The mistake, as Hume showed so powerfully, was to think that there is any more to reality than the laws of nature that science discovers. (Atheist’s Guide to Reality, p. vi)
Ever since physics hit its stride with Newton, it has excluded purposes, goals, ends, or designs in nature. It firmly bans all explanations that are teleological (from the Greek telos, meaning “end” or “goal” or “purpose” that some process aims at or is good at achieving). (ibid, p. 40)
Putting these two thoughts together leads him to a set of blatant absurdities in his book, and it is hard to see how the modern atheist can avoid them. If one believes that the only things which exist are the kinds of things science studies, one must reject most everything one knows, as Rosenberg spends much time and ink explaining. By the end of the book, he’s concluded that any trust of history, personal perception, language, moral conviction, the principle of causation, or your own thoughts is irrational.
But, in spite of his claims, neither science nor Hume’s philosophy have remotely shown this. Hume, I think, would be shocked to read that line, as he himself didn’t take the position that he “showed so powerfully”. Rather we are being asked to believe that these things don’t exist simply because science “firmly bans” thinking about any alternative to its methods.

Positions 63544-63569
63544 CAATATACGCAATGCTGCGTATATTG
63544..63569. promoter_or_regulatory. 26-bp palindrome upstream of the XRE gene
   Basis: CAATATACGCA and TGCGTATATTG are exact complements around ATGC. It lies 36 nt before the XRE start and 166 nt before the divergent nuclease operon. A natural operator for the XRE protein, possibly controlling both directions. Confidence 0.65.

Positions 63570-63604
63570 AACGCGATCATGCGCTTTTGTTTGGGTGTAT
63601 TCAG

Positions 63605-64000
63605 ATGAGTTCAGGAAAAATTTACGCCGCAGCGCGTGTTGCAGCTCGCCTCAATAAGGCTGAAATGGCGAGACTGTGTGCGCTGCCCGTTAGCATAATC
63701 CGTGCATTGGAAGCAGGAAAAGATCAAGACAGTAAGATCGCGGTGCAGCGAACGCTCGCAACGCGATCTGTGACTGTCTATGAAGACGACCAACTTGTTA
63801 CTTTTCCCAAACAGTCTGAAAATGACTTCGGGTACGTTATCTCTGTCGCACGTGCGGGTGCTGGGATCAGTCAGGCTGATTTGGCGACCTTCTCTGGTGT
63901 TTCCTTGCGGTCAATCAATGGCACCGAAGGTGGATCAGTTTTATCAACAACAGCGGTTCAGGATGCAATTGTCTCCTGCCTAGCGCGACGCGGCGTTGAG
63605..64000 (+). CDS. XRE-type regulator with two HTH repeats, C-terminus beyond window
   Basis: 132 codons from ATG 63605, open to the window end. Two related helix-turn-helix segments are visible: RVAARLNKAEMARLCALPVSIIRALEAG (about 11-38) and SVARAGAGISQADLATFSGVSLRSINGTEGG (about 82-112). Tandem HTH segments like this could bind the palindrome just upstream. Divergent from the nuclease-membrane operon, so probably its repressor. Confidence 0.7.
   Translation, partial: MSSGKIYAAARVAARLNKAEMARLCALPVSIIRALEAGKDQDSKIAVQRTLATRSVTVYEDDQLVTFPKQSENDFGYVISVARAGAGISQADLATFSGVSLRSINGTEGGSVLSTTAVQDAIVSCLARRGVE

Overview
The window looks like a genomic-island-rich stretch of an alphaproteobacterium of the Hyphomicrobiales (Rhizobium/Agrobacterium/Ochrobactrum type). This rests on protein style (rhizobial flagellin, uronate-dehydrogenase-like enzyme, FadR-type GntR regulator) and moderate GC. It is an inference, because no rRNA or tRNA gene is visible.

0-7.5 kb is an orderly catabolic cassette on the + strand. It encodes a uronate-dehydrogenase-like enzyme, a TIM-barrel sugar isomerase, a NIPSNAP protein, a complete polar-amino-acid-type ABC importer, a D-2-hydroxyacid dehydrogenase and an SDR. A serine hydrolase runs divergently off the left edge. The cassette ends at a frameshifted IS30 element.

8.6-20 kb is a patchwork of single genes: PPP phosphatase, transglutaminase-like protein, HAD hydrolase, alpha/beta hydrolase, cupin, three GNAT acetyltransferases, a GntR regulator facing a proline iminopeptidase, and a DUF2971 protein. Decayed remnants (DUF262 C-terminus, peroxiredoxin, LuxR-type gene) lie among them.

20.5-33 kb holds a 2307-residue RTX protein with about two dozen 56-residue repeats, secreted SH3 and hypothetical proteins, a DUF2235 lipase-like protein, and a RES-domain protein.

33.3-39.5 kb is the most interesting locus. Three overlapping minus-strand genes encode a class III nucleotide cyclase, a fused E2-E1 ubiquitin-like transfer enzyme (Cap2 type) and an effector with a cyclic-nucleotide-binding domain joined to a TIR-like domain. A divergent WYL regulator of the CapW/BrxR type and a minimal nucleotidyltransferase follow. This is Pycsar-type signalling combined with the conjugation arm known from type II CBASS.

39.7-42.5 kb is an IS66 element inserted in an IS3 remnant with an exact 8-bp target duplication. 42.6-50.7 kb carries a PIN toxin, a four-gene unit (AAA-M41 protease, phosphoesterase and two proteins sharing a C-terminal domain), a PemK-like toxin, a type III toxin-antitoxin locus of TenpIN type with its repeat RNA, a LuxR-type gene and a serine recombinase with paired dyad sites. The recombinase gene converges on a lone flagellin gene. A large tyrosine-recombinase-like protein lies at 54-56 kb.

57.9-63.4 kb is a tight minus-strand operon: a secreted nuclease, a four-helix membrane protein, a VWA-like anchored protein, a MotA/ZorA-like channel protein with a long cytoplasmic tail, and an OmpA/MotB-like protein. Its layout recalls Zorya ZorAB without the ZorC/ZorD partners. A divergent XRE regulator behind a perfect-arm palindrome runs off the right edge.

Personally, I find this astonishing. While it is scientific to stick to the subject when doing science, many atheists have come to take this stipulation as some sort of unquestionable decree that we reject all other subjects in all areas of life.
Some are even calling this position “the scientific mind”.
Lovers of science should definitely react to the idea that arbitrarily limiting one’s thought is being called “scientific”. But, really, all these atheists have done is point out the basis of naturalism: the idea that we should distrust or ignore any part of our minds that can reach conclusions not covered by science.
Their mistake is failing to see that this is absurd.
Rosenberg makes it makes it here, and it leads him to a host of strange and contradictory statements (which I’ll address in turn). In the end, he’s left rejecting any basis he might have had for trusting science in the first place. But, still, he perseveres–for he understands clearly that to reject the idea that the physical is all that exists is to reject the intellectual foundation of modern atheism.